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Short-Term Risks Are the Seeds of Long-Term Gains: Bob Doll


Ask any investor how they feel about the first quarter and you're almost certain to get a cautious reply with some sort of reference to the looming fiscal cliff in late February. But before we revisit that battle, there are a few other issues that need to be cleared up.

"First we have to get through earnings," says Bob Doll, the chief equity strategist at Nuveen Asset Management, in the attached video. "We also have a psychology that is very cautious, so we have under-investment in equities."

If you add it all up, Doll paints a picture of the market that is choppy and lacking near-term direction. "I think there are a lot of cross-currents here," Doll says, adding that he would "buy dips but wouldn't chase them."

Related: Market to Hit New Highs This Year in Slow Grind Higher, Predicts Doll

This, despite the fact that many investors are chasing banks and financials right now. Even though they're leading the market over the past week, month and year, Doll is far less convinced of the bank story, particularly the belief that the regulatory environment is improving.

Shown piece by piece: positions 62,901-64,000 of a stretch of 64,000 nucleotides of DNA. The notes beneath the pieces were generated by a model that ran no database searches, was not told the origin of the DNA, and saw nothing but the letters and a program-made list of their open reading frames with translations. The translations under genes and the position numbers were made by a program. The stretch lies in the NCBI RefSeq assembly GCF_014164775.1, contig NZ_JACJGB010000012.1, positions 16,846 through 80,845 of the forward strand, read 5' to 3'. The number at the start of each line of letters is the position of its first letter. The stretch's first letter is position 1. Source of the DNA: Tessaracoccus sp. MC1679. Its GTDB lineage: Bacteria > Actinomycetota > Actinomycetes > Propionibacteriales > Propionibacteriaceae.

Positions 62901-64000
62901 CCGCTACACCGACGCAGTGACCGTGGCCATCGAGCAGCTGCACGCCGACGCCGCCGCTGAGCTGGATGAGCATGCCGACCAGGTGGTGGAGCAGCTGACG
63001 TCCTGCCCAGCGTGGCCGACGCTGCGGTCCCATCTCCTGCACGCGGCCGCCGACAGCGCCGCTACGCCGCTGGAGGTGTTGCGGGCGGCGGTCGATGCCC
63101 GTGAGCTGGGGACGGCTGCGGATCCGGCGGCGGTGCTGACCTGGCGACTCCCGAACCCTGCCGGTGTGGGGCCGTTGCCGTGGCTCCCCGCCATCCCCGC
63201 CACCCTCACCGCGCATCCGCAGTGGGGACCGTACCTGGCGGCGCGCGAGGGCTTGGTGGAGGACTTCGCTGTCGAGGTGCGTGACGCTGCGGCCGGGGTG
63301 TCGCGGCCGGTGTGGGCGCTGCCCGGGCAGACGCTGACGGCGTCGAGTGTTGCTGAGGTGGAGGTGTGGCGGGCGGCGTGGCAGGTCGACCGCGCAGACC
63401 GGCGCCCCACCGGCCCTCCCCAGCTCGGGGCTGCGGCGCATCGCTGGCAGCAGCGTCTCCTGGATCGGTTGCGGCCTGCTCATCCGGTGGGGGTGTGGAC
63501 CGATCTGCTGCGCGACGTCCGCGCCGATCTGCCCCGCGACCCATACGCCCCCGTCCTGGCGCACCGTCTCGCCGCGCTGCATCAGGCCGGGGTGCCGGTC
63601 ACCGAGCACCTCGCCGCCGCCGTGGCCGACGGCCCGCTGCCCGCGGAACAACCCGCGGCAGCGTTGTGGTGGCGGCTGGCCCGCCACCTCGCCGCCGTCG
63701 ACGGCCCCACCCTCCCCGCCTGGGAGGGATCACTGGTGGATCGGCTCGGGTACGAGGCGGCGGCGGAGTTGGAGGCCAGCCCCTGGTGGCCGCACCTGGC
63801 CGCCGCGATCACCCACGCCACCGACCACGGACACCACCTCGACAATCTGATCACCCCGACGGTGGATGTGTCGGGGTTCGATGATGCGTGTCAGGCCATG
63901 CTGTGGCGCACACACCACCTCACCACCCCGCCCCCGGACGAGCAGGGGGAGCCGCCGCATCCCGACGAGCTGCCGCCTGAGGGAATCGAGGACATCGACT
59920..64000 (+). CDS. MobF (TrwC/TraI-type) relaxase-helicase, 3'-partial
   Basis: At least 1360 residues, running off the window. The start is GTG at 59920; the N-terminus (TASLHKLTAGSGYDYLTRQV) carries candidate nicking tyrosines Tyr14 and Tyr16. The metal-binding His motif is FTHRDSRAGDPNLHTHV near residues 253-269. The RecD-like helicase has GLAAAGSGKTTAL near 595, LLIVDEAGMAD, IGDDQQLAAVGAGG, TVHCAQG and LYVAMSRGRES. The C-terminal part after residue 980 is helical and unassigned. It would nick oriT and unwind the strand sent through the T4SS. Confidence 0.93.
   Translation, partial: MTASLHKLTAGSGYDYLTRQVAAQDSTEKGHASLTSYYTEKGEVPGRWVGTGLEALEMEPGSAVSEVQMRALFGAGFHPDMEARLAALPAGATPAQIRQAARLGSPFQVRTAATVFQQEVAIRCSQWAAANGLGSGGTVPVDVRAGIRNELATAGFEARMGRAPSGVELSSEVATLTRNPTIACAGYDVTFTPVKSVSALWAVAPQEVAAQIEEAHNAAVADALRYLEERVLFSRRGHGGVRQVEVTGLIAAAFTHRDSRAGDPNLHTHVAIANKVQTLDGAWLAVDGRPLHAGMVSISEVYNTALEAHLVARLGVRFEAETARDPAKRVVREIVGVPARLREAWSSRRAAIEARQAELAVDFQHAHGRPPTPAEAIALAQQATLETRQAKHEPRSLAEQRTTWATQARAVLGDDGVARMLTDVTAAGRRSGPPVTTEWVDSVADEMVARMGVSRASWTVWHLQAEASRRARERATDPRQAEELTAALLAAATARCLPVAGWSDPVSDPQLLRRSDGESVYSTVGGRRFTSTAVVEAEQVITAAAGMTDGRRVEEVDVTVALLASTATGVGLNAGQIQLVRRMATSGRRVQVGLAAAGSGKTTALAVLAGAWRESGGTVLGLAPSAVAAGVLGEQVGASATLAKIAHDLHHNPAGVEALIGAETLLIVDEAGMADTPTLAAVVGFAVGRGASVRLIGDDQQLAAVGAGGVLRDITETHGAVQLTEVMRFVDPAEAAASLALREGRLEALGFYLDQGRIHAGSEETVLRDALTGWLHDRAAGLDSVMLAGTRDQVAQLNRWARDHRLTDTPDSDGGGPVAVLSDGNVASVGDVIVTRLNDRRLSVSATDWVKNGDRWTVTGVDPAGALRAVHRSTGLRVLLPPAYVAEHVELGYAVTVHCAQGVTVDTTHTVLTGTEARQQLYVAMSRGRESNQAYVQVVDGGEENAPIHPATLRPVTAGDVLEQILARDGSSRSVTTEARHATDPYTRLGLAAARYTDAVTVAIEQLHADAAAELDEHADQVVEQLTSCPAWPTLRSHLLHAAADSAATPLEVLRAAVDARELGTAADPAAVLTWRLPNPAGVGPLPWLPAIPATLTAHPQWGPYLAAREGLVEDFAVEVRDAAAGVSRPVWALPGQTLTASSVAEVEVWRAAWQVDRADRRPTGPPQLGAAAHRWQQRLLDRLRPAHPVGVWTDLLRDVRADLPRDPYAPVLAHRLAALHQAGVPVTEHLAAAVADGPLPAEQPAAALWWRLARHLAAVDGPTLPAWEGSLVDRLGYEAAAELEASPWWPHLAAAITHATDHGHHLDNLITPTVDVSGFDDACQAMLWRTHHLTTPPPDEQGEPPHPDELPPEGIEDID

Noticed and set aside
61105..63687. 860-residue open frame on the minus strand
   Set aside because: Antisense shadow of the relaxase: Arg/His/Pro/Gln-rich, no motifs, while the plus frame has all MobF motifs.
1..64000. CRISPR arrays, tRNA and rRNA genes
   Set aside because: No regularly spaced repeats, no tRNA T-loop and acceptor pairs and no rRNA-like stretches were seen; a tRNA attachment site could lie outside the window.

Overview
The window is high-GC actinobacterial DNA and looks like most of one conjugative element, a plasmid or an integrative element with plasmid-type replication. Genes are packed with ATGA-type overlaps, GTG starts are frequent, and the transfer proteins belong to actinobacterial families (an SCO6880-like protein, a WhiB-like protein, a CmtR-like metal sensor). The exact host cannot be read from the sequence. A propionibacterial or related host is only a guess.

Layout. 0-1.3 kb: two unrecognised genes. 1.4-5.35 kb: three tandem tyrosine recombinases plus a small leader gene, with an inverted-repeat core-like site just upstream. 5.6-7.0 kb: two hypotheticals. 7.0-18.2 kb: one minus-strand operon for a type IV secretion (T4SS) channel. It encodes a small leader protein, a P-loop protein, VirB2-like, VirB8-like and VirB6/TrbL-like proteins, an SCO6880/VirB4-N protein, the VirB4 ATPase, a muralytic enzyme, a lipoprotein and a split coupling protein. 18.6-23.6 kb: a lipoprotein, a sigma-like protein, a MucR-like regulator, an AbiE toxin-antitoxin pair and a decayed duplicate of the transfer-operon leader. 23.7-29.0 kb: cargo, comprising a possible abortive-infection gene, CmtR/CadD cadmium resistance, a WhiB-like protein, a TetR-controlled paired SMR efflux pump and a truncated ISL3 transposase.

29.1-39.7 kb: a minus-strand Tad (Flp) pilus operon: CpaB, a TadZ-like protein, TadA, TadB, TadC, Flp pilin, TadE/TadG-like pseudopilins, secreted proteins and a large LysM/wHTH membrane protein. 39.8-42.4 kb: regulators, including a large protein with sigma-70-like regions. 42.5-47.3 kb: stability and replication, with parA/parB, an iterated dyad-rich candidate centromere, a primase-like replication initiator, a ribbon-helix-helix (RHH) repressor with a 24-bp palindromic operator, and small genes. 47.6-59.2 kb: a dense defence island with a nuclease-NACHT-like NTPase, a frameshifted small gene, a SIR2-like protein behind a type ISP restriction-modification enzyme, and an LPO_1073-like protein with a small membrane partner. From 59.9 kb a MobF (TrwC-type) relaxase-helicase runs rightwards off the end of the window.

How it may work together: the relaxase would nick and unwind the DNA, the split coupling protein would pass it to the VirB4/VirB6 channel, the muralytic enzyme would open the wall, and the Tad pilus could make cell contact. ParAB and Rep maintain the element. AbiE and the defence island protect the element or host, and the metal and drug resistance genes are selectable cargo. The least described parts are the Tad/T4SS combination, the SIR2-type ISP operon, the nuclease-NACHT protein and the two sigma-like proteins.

"Tell me, what's the score? What does the regulation look like? What does it mean?" he questions. "CEOs would love to know what Dodd Frank means."

Consumer Discretionary (XLY) stocks are another hot sector that Doll is not chasing and, again, it's a top performer, having gained over 20% in the past year and tripled since the 2009 lows.

"They've had a huge run. They've defied gravity. And they're not inexpensive," he says. "So those [discretionary] companies are really gonna have to produce the results to win from here."

And so, at a time of almost uniform worry and uncertainty about what he calls "the potential for political and policy mistakes," this Wall Street veteran offers at least two tangible bits of short-term strategy.

"I'd still go out on a limb and be overweight equities," he says, proclaiming a willingness to ''ride through the storm" in more cyclically-oriented sectors exposed to what he thinks will be better-than-expected global growth.

At the same time, he thinks it's a good time to get ready for another round of fiscal cliff flight.

''People will come running into the bond market," he predicts. "But my guess is that would be a good opportunity to continue to trim bonds. I think we've seen the low in yields and they're going to creep higher over time."